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The impact of a comprehensive school reform policy for failing schools on educational achievement; Results of the first four years

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  • Roel van Elk

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  • Suzanne Kok

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    Abstract

    This CPB Discussion Paper estimates the effects of a comprehensive school reform program on high-stakes test scores in Amsterdam. The program implements a systematic and performance-based way of working within weakly performing primary schools and integrates measures such as staff coaching, teacher evaluations and teacher schooling, and the use of new instruction methods. Difference-in-differences estimates show substantial negative effects on test scores for pupils in their final year of primary school. The program decreased test scores with 0.17 standard deviations in the first four years after its introduction. A potential explanation for this finding is the intensive and rigorous approach that caused an unstable work climate with increased teacher replacement.

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    Bibliographic Info

    Paper provided by CPB Netherlands Bureau for Economic Policy Analysis in its series CPB Discussion Paper with number 264.

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    Date of creation: Jan 2014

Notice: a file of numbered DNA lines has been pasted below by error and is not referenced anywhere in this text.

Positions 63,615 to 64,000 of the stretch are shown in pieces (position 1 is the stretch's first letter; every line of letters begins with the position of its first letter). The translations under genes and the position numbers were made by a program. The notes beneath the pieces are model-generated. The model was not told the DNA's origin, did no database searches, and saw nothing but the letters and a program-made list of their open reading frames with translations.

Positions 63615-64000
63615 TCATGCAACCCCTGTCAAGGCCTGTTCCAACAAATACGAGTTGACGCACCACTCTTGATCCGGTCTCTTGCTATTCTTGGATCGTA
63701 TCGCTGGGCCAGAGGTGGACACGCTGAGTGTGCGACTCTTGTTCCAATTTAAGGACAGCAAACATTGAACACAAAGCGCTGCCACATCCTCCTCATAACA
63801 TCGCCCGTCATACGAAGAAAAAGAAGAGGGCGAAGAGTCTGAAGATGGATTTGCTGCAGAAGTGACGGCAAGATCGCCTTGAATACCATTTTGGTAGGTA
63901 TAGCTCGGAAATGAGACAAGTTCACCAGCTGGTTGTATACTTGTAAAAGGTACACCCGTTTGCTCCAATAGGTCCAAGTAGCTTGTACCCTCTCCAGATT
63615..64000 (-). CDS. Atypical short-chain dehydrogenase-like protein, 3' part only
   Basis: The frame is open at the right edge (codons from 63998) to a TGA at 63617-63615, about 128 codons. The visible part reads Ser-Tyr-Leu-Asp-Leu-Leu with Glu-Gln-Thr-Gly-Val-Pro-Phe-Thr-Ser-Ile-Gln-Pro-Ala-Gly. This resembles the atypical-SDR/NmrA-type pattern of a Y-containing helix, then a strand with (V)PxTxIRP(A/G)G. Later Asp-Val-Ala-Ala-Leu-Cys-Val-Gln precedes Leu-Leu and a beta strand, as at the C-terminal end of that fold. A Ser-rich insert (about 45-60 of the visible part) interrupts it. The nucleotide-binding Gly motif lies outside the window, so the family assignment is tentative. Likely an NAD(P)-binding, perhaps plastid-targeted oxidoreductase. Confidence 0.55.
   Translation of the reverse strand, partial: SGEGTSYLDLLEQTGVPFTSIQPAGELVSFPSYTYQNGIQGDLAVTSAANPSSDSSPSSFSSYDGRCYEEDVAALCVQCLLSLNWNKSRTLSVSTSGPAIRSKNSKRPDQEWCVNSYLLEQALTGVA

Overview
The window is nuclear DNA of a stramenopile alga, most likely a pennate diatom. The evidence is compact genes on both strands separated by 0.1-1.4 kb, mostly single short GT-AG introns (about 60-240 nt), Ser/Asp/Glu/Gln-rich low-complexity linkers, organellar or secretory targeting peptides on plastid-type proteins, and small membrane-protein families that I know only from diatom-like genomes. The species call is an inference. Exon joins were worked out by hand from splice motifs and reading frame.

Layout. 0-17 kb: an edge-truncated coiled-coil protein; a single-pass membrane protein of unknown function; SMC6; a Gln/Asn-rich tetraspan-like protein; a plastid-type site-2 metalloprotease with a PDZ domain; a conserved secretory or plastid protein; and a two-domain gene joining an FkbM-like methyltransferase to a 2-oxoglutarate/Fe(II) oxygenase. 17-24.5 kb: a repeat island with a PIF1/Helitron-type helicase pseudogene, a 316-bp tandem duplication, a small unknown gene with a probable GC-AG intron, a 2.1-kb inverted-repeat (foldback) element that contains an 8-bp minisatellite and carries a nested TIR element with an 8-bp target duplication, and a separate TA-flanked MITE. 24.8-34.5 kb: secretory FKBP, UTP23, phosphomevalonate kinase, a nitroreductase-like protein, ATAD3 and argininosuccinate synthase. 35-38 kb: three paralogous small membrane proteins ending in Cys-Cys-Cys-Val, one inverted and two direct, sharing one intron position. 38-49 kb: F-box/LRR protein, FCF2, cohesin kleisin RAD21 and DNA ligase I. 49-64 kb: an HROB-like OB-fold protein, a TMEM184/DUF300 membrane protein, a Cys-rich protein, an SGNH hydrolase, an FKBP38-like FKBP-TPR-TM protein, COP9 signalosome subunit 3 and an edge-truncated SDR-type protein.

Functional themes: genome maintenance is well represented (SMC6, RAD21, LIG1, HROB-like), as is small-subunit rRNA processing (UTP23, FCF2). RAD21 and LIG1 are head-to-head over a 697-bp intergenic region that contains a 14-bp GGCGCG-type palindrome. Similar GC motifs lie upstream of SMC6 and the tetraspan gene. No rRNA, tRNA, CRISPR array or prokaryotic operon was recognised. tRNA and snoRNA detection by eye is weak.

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    Handle: RePEc:cpb:discus:264

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    1. Richard Blundell & Alan Duncan & Costas Meghir, 1998. "Estimating Labor Supply Responses Using Tax Reforms," Econometrica, Econometric Society, Econometric Society, vol. 66(4), pages 827-862, July.
    2. David Card & Alan B. Krueger, 1993. "Minimum Wages and Employment: A Case Study of the Fast Food Industry in New Jersey and Pennsylvania," NBER Working Papers 4509, National Bureau of Economic Research, Inc.
    3. Ashenfelter, Orley C, 1978. "Estimating the Effect of Training Programs on Earnings," The Review of Economics and Statistics, MIT Press, vol. 60(1), pages 47-57, February.
    4. Orley Ashenfelter & David Card, 1984. "Using the Longitudinal Structure of Earnings to Estimate the Effect of Training Programs," Working Papers, Princeton University, Department of Economics, Industrial Relations Section. 554, Princeton University, Department of Economics, Industrial Relations Section..
    5. Robert Bifulco & William Duncombe & John Yinger, 2005. "Does whole-school reform boost student performance? The case of New York City," Journal of Policy Analysis and Management, John Wiley & Sons, Ltd., vol. 24(1), pages 47-72.
    6. Thomas D. Cook & H. David Hunt & Robert F. Murphy, . "Comer's School Development Program in Chicago: A Theory-Based Evaluation," IPR working papers, Institute for Policy Resarch at Northwestern University 98-24, Institute for Policy Resarch at Northwestern University.
    7. Li Feng & David N. Figlio & Tim Sass, 2010. "School accountability and teacher mobility," NBER Working Papers 16070, National Bureau of Economic Research, Inc.
    8. Marianne Bertrand & Esther Duflo & Sendhil Mullainathan, 2004. "How Much Should We Trust Differences-in-Differences Estimates?," The Quarterly Journal of Economics, MIT Press, MIT Press, vol. 119(1), pages 249-275, February.
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